You’re not married. Your assets are your own and your life is fairly uncomplicated. You may even be young and in good health. Creating a will, trust, and estate plan may be the furthest thing from your mind. However, it shouldn’t be. Estate plans are not just for people who are married, people who are older, or people with a lot of money—they are for everyone.
An Estate Plan Is Important to You
If you become incapacitated or you die without an estate plan in place, then the state of California is going to decide:
- How your assets should be distributed. You may, or may not, have significant assets. Regardless of the value of your assets, you should be the one who decides who gets them when you can no longer use them.
- Who is going to care for your children. If you are single and you have children, then it is important to name a guardian for your children so that you can be assured that someone you trust will continue to care for and love your kids.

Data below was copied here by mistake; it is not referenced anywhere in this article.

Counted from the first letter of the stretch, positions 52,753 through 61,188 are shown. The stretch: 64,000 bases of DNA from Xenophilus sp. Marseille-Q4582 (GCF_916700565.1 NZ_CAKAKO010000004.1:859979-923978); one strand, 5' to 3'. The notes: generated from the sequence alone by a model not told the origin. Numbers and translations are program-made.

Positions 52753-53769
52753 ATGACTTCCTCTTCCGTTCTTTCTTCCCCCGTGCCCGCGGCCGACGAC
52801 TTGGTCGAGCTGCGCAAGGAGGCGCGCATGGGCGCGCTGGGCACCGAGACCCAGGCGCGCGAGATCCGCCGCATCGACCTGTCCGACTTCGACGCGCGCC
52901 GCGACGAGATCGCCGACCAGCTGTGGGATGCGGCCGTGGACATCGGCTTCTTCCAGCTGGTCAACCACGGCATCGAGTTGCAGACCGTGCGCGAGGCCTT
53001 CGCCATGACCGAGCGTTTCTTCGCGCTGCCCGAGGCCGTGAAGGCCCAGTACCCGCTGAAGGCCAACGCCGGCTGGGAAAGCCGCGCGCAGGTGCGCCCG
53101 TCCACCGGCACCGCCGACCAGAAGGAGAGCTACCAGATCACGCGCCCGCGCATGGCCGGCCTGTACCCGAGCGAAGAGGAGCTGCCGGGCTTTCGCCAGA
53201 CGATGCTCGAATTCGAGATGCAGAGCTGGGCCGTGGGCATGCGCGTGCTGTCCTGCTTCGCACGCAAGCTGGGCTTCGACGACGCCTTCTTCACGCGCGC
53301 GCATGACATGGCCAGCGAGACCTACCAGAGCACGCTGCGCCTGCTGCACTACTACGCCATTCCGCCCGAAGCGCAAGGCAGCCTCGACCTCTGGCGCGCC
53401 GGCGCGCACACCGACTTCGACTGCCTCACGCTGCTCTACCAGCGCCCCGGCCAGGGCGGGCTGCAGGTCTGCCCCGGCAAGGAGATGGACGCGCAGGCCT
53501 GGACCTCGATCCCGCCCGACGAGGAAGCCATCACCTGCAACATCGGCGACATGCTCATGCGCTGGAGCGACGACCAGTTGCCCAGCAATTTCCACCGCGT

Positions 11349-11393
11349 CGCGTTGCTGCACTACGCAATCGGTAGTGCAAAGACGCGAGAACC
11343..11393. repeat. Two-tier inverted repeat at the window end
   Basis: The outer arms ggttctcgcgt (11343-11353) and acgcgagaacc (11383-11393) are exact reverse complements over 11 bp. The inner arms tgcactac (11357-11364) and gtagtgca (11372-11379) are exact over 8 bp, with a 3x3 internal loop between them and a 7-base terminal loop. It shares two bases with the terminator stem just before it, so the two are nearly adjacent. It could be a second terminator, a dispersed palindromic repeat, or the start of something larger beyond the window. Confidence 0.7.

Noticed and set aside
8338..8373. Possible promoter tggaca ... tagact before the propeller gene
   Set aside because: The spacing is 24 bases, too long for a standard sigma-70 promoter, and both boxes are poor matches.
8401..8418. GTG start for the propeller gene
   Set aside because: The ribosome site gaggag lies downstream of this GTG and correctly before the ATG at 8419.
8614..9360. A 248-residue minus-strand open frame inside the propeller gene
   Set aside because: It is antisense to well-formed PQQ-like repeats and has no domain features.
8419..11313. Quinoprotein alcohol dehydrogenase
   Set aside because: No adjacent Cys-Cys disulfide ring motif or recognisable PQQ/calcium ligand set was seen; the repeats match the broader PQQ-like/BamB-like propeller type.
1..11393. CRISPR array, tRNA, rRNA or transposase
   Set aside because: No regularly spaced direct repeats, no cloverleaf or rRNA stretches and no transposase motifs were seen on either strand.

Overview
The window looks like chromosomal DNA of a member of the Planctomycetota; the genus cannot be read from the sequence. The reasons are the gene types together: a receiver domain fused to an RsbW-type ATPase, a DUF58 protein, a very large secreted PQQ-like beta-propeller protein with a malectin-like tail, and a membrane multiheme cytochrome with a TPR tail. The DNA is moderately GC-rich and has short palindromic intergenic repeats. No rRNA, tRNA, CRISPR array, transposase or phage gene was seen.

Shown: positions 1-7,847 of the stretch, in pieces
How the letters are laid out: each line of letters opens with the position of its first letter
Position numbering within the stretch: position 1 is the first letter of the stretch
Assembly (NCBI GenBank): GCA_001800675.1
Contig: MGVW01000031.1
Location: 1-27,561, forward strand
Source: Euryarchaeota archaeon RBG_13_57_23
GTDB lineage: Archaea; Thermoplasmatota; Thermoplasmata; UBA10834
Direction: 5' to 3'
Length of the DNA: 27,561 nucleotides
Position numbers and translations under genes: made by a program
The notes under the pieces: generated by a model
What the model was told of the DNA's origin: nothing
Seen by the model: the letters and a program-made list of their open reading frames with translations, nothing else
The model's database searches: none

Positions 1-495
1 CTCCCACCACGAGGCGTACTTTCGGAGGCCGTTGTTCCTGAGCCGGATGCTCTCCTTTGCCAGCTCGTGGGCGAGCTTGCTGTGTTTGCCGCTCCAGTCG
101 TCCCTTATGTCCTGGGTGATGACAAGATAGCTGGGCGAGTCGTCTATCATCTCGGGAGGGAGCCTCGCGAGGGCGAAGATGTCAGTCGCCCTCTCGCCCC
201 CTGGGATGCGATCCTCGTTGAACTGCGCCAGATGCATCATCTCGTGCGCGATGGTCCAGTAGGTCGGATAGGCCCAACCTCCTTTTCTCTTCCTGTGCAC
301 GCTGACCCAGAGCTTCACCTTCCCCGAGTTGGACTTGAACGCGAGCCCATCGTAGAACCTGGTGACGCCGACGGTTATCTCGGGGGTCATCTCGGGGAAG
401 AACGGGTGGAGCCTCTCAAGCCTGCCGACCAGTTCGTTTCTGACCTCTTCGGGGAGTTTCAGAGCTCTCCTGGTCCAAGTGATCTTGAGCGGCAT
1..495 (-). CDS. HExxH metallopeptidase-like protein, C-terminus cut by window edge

- Who gets to make medical decisions for you. If you are hurt and unable to make your own medical decisions, who is going to decide what medical care you should get? Make sure that it is someone whom you trust to honor your wishes.
Things are going to be complicated for your family and may not be done the way that you would have wanted them to be done if you don’t create an estate plan.
There Is Nothing Stopping You From Taking Action Now
You have the power to prevent problems later by creating an estate plan that meets your needs. To find out more about how to do that, please browse the related links section on this page.